For those of us who work in the non-profit world – especially for non-profit organizations that provide social services like hunger relief – the champion of all food days, Thanksgiving, is the kick-off of our busy season. On that day, volunteers are eager to assist at soup kitchens or deliver meals to those who are ill or elderly. The combination of the spirit of giving during the holiday season, along with tax incentives for financial contributions, results in year-end gifts that help balance our budgets in the final days of December.


Then we ring out the old year and ring in the new, and many people seem to hunker down for the remainder of the winter. Far fewer people call our agencies to volunteer and financial contributions dry up for months. Non-profit organizations, like many Minnesotans, just try our best to get through the remaining months of the winter. But what if the spirit of the season didn’t end on New Years Day? What if that same eagerness to share our time and resources with others continued – at least until Super Bowl Sunday?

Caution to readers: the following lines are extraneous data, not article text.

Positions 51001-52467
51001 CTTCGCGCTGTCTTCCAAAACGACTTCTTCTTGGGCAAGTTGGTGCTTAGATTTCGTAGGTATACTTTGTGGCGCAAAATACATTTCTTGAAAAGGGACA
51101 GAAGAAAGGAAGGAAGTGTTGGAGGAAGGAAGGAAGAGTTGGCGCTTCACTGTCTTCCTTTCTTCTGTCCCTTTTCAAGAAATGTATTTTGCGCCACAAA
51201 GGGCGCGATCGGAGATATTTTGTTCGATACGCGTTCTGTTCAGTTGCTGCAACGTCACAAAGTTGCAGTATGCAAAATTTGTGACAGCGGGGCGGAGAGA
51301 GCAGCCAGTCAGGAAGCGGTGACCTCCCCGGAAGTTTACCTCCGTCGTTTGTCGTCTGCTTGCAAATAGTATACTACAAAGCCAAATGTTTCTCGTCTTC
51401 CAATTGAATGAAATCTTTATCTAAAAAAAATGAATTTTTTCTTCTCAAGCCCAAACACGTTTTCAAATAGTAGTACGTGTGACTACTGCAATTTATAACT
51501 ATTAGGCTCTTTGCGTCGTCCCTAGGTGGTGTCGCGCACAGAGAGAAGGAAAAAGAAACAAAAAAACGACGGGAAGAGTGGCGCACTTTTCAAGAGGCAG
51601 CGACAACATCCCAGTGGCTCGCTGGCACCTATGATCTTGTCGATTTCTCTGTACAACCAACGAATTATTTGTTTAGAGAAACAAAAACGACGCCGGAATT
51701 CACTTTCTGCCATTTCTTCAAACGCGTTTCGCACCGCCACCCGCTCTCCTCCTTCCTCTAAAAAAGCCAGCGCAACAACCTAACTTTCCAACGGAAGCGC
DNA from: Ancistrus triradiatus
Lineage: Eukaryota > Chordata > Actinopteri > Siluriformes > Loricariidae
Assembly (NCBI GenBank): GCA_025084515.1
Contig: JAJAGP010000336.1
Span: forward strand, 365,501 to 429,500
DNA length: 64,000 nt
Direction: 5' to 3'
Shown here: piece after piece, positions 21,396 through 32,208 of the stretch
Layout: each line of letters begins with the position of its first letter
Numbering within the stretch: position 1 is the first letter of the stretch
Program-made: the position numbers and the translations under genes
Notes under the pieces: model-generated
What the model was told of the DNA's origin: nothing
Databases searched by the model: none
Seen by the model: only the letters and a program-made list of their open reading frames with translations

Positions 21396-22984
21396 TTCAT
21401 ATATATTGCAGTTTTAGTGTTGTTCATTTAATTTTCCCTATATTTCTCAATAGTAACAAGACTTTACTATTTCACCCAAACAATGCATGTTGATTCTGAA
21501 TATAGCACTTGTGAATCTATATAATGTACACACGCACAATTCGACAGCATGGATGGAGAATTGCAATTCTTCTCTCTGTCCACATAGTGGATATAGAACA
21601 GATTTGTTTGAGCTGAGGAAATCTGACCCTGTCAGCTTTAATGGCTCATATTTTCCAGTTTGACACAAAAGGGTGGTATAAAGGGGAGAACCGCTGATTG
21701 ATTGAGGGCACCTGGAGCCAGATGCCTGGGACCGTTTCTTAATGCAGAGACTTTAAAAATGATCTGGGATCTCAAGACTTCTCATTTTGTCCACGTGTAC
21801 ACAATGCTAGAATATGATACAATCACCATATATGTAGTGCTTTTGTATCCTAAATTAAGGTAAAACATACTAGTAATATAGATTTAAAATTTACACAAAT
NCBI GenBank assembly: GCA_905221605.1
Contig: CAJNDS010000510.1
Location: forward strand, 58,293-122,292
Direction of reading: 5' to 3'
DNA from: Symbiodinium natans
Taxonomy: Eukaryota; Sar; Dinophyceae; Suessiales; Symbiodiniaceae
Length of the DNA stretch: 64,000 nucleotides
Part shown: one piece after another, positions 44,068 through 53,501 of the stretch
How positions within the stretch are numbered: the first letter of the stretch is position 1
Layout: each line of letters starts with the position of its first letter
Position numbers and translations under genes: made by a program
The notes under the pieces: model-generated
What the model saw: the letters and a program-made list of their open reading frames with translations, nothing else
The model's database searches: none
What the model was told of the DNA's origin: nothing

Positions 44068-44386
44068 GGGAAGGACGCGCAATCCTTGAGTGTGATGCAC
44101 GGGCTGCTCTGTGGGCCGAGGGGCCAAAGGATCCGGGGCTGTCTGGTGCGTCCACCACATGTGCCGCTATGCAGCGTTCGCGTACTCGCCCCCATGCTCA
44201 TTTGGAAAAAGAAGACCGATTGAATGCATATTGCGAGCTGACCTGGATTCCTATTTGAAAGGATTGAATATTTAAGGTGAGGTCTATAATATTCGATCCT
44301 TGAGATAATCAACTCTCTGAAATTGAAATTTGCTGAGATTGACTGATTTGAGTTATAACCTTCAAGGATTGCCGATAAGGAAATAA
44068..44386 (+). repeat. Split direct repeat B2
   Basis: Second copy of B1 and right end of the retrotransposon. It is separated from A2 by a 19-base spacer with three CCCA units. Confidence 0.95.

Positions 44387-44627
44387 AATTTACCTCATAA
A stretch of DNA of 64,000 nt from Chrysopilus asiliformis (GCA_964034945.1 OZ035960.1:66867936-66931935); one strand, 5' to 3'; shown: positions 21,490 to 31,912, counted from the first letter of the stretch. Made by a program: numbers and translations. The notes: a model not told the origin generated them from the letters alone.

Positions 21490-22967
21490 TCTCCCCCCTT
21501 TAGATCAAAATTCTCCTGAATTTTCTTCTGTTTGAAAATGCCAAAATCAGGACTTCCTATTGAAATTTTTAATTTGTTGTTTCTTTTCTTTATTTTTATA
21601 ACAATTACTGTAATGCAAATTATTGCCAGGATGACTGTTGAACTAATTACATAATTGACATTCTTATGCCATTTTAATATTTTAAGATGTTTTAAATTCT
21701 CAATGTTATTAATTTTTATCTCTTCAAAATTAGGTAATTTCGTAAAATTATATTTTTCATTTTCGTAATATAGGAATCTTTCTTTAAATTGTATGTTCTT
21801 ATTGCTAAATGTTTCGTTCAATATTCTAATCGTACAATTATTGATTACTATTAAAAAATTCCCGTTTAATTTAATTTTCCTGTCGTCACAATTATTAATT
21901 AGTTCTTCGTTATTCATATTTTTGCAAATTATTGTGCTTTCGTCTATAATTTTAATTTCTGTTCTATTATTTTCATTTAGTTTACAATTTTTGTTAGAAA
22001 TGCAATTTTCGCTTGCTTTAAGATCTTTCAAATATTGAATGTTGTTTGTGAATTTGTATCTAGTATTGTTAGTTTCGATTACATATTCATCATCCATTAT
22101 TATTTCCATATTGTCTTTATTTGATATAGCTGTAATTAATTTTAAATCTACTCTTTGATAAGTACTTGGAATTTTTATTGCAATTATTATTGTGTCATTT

This Super Bowl – even in a challenging economic environment – Americans are expected to spend $9.6 billion dollars with most of that money being spent on food and drinks. Assuming a population of approximately 304,000,000 Americans, that translates into roughly $31.50 being spent by every woman, man and child in the nation on snacks for the big game. If everyone would donate just one percent of the amount of money they will spend on the Super Bowl (an average of 32 cents per person) $96 million could be raised to support hunger and nutrition causes in the United States. If the food and beverage companies that produce and distribute these products would agree to match these donations with a one percent contribution of their own – virtually overnight nearly $200 million would be raised.